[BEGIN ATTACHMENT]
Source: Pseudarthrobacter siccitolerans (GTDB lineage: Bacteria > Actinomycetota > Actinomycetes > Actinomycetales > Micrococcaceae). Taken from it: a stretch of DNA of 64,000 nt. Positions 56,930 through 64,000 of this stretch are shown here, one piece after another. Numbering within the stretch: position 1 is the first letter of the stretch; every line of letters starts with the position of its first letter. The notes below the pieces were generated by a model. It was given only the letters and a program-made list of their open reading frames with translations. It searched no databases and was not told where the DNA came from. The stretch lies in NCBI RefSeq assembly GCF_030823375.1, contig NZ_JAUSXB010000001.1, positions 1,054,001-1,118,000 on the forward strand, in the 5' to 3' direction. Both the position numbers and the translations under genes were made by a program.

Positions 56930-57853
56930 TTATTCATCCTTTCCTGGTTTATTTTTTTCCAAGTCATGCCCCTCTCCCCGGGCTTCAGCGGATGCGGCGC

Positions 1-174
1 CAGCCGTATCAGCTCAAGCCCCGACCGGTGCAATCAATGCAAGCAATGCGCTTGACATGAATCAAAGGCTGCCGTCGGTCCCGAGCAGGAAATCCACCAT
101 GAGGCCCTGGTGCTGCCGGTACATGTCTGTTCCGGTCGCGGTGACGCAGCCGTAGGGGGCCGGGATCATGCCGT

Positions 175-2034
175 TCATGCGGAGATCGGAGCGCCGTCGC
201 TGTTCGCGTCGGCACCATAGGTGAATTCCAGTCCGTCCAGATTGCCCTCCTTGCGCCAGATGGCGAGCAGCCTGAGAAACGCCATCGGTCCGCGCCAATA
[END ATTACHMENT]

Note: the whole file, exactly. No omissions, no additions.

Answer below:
Source: Pseudarthrobacter siccitolerans (GTDB lineage: Bacteria > Actinomycetota > Actinomycetes > Actinomycetales > Micrococcaceae). Taken from it: a stretch of DNA of 64,000 nt. Positions 56,930 through 64,000 of this stretch are shown here, one piece after another. Numbering within the stretch: position 1 is the first letter of the stretch; every line of letters starts with the position of its first letter. The notes below the pieces were generated by a model. It was given only the letters and a program-made list of their open reading frames with translations. It searched no databases and was not told where the DNA came from. The stretch lies in NCBI RefSeq assembly GCF_030823375.1, contig NZ_JAUSXB010000001.1, positions 1,054,001-1,118,000 on the forward strand, in the 5' to 3' direction. Both the position numbers and the translations under genes were made by a program.

Positions 56930-57853
56930 TTATTCATCCTTTCCTGGTTTATTTTTTTCCAAGTCATGCCCCTCTCCCCGGGCTTCAGCGGATGCGGCGC

Positions 1-174
1 CAGCCGTATCAGCTCAAGCCCCGACCGGTGCAATCAATGCAAGCAATGCGCTTGACATGAATCAAAGGCTGCCGTCGGTCCCGAGCAGGAAATCCACCAT
101 GAGGCCCTGGTGCTGCCGGTACATGTCTGTTCCGGTCGCGGTGACGCAGCCGTAGGGGGCCGGGATCATGCCGT

Positions 175-2034
175 TCATGCGGAGATCGGAGCGCCGTCGC
201 TGTTCGCGTCGGCACCATAGGTGAATTCCAGTCCGTCCAGATTGCCCTCCTTGCGCCAGATGGCGAGCAGCCTGAGAAACGCCATCGGTCCGCGCCAATA